Anyway, their body disposal endeavor soon proves to be a mistake, as Stephanie’s ex rises from the grave as vengeful zombie demon thing with claws as long as knives. I’ll admit, I first I thought Friends Don’t Let Friends was going to be a movie purely about the limits of trust, so I was pretty surprised when the supernatural elements came into play. And when they did, the trust and friendship elements of the plot were somewhat downplayed in favor of a more traditional horror approach, and while it was still entertaining, I still would have preferred for the film not to have strayed from its initial path. At least the ending came as a shocker. I won’t go into spoilers, but let’s just say the even the most attentive viewers probably won’t see it coming.

    As you can probably guess from a psychologically-driven film of this kind, the performances were top notch, with Brittany Anne Woodford being on particularly top form as the manipulative and unstable Stephanie, a character who revels in the revels in the power she felt when ending another human life.

    With its mixture of psychological turmoil and brutal supernatural horror, Friends Don’t Let Friends is a film I would certainly recommend, but keep in mind that it may make you think twice when confiding in people who you think of as being your friends.

    8 out of 10.

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    Coulrophobia Review – One of the Most Entertaining Killer Clown Films in Quite Some Time

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    Starring Pete Bennett, Warren Speed, Daniella D’Ville, Roxy Bordeaux

    Directed by Warren Speed


    The word ‘Coulrophobia’ refers to the fear of clowns, and if you happen to suffer from it, you might want to avoid director Warren Speed’s film of the same name. However, if you can stand the sight of clowns with gaping wounds in their manly parts, then you’re in for one heck of a fun time.

    An all-female hockey team get lost deep in the Scottish woods on their way to a match (don’t ask), and are captured and forced to participate in a series of horrific games by the Grock family of clowns. All of the members of said family are absolutely fucking insane, but the one that really stood out was Twitch (Pete Bennett), who wears jester cloths and it said to have a short attention span. He longs to be a violin player and wishes he could blend in with normal society like the other members of his family. And you almost feel sorry for him, even though he’s a mad killer with bells on his head.

    Director Warren Speed also appeared as Milo, a grunting mute who had his tongue cut out when he was a boy. As mentioned above, we see a close-up shot of a open wound in his penis being stitched up, which is not an image that will be leaving your mind anytime soon. Speed is clearly fearless when it comes to his art.

    Inter-spliced with all the torture and mayhem, we also see documentary-style telling the sad history of the family involved, and this was where the film unfortunately faltered, because these scenes seemed out of place and just didn’t flow with the rest of the plot.

    Ultimately, however, Coulrophobia almost seems like a film Rob Zombie might have made before he lost his way and started churning out trash like 31. Comparisons to House of 1000 Corpses are inevitable, and I absolutely mean that as a compliment. This is one of the most entertaining killer clown films in quite some time.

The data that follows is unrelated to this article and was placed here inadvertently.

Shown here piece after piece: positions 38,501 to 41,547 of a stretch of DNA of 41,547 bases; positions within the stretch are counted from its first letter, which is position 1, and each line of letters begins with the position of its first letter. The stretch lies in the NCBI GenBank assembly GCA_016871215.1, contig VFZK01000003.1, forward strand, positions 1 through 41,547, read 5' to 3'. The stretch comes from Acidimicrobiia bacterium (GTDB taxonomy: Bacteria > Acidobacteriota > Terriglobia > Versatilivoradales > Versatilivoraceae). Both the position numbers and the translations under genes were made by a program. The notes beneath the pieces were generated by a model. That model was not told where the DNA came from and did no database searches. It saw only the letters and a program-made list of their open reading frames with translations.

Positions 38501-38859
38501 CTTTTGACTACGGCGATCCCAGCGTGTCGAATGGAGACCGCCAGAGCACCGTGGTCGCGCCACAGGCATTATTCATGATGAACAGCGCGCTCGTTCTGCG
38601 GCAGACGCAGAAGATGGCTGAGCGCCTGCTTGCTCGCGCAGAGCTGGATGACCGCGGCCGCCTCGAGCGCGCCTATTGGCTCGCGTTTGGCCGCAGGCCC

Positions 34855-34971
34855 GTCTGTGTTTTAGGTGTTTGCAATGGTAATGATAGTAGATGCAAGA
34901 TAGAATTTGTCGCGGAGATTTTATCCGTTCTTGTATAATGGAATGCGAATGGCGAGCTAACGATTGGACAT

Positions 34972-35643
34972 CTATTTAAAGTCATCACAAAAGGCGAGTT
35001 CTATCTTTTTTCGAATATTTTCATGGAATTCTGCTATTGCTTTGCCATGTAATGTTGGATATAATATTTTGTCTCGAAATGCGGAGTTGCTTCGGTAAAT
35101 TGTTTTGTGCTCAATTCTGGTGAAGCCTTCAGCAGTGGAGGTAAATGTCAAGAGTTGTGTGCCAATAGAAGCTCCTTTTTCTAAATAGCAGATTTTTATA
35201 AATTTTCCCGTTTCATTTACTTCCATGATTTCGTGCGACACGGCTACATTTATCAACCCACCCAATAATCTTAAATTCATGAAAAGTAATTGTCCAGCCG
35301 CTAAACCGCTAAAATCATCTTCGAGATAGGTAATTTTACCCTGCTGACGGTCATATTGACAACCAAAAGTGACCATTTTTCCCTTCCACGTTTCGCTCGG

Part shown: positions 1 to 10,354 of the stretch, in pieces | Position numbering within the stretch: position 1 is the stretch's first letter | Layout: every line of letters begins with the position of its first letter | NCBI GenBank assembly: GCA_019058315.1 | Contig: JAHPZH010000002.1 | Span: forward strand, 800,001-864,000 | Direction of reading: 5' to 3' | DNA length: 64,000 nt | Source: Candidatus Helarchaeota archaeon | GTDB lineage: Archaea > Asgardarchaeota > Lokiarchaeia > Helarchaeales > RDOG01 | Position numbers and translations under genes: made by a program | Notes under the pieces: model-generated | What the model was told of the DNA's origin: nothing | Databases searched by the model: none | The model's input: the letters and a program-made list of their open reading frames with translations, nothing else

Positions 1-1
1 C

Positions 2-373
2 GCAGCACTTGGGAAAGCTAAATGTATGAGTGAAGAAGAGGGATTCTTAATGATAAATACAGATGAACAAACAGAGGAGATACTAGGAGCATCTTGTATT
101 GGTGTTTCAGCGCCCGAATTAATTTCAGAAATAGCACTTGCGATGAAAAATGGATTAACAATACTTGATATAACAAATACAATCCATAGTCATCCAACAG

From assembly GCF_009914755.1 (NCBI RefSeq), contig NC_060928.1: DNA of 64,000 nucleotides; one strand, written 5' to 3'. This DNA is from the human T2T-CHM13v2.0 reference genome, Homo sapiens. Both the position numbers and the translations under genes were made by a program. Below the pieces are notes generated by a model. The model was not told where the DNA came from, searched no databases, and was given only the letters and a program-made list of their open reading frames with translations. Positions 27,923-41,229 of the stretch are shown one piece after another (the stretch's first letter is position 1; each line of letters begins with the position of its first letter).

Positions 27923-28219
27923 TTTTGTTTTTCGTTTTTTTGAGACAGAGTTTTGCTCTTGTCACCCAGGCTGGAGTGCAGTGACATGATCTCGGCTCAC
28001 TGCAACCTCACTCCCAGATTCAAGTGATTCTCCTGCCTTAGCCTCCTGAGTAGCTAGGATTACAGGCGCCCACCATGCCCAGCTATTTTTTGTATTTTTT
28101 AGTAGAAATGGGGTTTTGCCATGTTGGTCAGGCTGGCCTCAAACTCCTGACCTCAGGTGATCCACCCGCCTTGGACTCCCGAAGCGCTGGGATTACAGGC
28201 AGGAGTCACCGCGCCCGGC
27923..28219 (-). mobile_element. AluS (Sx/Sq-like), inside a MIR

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    User Rating 2.95 (19 votes)
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    The Gatehouse Review – What Is Found in the Woods Should Be Left in the Woods

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    Starring Scarlett Rayner, Simeon Willis, Linal Haft

    Directed by Martin Gooch


    Now while no one will sneeze at the prospect of bringing up a bit of a rebellious child alone, it’s those damned kids that like to tempt fate by pissing off creatures in the woods…oh kids, they do the funniest things, don’t they?

    In Martin Gooch’s moderately spooky presentation, The Gatehouse, a struggling writer named Jack (Willis) finds himself behind the 8-ball following the tragic drowning death of his beloved wife, and if that isn’t enough to torque your drawers, his young daughter, Eternity (Rayner) is becoming quite the salty soul herself. Unfortunately the little one has been finding herself bullied at school, and her recourse of sorts is to simply toss attitude around as if it was pleasantly acceptable. Her pastime has become lonely wanderings in the deep woods, digging for hopeful treasures…and we all know what problems reside in the woods, don’t we, horror fans? Well, Eternity’s father is attempting to re-start his writing career with a frightening backstory – taking the reigns on a novel that was abruptly ended when the author committed suicide, and supposedly the tome is quite the dark piece of literature.

    Eternity’s never-ending quest for fortune and glory in the forest leads her to a most interesting (and ultimately) dangerous discovery (don’t sweat it – I won’t spill it for you). Bottom line here is this: the little girl has taken possession of something that should have been left in the friggin’ woods, and now someone (or something) wants it back PRONTO. What follows is a lackluster series of “spooky” events, and far be it from me to say, I’ve seen creepier stuff watching the evening news. Gooch then tries to bombard the audience with a plethora of instances and swerving plot direction – it’s fun at the beginning but can grow a bit tiresome over a duration.

    Performance-wise, both Rayner and Willis play the perfect combination of mentally-shot dad and determined-to-be-independent daughter – their scenes are ripe with subtle contempt, and the right amount of indecision. Overall, the film is best suited for those fans of fantasy/fable-like horror, and while it might not scare the pants off of you, it definitely will give us all another reason to stay the hell out of the woods once and for all.

    • Film
    3.0

    Summary

    Children in a forest-setting don’t always add up to cutesy-pie encounters with furry creatures – this one’s got a few scares to keep fans of coppice-horror appeased.

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    User Rating 3.56 (18 votes)